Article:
If you mysteriously lost a video you uploaded to YouTube recently, there’s a good chance you don’t have a human being to blame. The COVID-19 virus is putting artificial intelligence more in charge of evaluating content.
As Google and YouTube empties its offices in the wake of Coronavirus quarantine procedures, A.I. algorithms take over in the evaluation of user videos. In an open letter to users on its Creator Blog, YouTube representatives explained the service and parent company Google is concerned for their employees first and foremost.
As the Coronavirus pushes humans from YouTube offices, artificial intelligence is monitoring more … [+]
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That concern led to the temporary worker exodus from YouTube HQ in this new, illness-driven “work from home” era. Now, the computers are in charge of reviewing uploads to a much greater extent.
The letter states: “Machine learning helps detect potentially harmful content and then sends it to human reviewers for assessment. As a result of the new measures we’re taking, we will temporarily start relying more on technology to help with some of the work normally done by reviewers.”
The end result finds automated systems evaluating and removing video content without the standard human review such cases garner when a potentially deadly virus isn’t disrupting office populations.
The blog explanation warns users and creators could see increased video removals — even in cases that don’t seemingly violate Google or YouTube policies. With that in mind, the human beings still on duty will review creator appeals. Of course, the same personnel shortage that put A.I. in charge of video reviews will also slow down that appeals process. Regardless of the reason for the video removal or the appeal result, YouTube reviewers won’t issue “strikes” on creators except when evidence indicates a genuine violation.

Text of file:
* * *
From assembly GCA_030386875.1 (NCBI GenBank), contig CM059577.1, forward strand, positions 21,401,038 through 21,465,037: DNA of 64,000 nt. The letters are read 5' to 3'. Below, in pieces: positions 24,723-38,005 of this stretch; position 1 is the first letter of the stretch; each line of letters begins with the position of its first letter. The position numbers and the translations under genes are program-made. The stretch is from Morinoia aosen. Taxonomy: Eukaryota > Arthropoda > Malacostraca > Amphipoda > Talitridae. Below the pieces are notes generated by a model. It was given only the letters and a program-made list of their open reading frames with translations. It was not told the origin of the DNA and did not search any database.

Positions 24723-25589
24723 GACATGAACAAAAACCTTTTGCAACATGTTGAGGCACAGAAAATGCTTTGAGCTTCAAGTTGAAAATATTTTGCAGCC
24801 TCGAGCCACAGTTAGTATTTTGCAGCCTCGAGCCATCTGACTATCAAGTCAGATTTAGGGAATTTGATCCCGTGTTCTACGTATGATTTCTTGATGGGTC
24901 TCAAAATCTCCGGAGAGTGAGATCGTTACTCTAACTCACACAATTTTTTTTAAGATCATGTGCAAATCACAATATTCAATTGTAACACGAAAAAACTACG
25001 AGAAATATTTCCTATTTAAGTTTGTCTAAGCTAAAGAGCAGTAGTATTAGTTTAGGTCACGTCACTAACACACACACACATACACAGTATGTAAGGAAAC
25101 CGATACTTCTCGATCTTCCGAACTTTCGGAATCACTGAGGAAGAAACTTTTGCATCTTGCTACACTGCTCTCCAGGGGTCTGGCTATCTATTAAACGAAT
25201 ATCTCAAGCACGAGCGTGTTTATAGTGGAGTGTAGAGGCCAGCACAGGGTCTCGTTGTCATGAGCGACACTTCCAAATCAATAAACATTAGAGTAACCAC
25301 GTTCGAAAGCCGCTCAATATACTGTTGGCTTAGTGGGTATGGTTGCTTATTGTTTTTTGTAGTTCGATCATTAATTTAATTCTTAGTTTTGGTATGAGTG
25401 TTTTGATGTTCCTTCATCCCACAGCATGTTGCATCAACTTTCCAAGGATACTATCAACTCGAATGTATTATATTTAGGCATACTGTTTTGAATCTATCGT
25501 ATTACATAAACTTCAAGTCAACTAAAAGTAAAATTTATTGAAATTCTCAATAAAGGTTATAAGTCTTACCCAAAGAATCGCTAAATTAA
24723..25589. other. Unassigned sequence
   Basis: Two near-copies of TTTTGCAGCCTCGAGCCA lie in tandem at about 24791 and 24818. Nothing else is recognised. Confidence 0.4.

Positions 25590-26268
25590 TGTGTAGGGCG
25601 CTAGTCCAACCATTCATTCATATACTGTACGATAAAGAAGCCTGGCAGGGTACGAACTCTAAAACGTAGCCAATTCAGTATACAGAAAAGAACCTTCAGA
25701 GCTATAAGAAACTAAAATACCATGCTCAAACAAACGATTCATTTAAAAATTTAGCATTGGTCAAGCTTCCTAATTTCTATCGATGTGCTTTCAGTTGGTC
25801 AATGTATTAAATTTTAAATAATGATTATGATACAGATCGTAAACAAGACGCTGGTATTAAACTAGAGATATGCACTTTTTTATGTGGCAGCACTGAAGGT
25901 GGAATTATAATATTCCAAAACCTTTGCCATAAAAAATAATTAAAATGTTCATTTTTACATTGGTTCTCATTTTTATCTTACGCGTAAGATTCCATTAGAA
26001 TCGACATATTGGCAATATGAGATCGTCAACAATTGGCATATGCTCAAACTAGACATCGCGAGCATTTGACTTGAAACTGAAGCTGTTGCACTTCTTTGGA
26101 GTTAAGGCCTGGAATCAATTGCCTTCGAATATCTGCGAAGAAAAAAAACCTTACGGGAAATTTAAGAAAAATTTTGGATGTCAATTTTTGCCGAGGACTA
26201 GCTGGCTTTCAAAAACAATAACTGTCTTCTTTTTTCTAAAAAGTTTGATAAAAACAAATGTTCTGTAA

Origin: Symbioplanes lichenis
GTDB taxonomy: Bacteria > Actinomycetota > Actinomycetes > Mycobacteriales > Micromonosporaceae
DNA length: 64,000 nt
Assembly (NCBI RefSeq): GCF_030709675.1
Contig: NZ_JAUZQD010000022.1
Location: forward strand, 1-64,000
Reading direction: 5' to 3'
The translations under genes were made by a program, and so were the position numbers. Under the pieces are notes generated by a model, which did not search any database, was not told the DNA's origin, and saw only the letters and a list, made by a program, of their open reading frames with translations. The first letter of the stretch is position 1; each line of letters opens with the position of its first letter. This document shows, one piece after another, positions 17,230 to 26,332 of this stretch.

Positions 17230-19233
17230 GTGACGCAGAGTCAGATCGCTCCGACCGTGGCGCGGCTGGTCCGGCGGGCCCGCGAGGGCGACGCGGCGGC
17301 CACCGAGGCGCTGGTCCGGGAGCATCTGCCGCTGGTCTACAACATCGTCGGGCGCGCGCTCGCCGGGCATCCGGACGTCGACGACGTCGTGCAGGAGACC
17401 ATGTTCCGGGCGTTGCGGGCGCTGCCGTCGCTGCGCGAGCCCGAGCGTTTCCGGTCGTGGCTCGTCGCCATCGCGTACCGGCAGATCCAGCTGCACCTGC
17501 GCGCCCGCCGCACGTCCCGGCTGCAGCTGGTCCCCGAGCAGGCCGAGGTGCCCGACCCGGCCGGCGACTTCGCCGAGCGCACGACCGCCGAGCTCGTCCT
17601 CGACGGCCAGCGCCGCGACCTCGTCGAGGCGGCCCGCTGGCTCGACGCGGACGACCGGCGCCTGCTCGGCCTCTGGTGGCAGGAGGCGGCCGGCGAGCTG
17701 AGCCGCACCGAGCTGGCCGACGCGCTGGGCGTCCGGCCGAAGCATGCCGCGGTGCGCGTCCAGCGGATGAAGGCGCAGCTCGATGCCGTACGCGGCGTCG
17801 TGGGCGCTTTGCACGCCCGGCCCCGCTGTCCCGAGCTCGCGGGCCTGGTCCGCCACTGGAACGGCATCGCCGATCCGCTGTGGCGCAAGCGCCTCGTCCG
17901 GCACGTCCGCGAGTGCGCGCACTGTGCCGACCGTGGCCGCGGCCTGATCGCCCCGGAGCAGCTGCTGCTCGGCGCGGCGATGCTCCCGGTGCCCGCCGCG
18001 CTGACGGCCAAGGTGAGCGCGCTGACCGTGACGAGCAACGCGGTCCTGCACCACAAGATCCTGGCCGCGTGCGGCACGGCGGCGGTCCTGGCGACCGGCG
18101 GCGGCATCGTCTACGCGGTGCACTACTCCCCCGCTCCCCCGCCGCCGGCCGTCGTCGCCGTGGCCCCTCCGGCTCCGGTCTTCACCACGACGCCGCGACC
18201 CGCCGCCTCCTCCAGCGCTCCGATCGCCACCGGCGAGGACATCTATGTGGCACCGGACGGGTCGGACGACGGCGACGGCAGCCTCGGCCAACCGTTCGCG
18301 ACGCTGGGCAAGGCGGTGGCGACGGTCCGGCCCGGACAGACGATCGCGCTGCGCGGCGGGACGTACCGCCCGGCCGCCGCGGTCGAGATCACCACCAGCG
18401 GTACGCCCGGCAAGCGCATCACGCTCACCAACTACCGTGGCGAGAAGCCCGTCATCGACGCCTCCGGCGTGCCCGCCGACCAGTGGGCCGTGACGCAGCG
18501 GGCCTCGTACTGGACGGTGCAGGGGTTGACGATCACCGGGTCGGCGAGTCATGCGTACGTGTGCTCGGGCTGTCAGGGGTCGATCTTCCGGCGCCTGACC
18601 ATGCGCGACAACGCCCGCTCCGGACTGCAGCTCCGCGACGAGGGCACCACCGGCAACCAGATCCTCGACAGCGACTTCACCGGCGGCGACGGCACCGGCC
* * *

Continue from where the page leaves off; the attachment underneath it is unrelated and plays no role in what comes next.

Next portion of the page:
With offices getting emptier, artificial intelligence is doing more of the work for humans sent home … [+]
The lack of consistent human supervision will also lead to more cautious promotion of popular videos and livestreams. Content that hasn’t yet been fully reviewed may not be available via search, on a user’s homepage or in recommendation listings. These temporary policies will not have any effect on the monetization of videos.
In a final impact the Coronavirus is having at YouTube, the site will continue to enforce all previously stated policies on coronavirus content. The site will remove any videos from pseudo-experts that urge people to avoid medical treatment or that claim unproven or harmful substances provide cures, virus protection or other health benefits.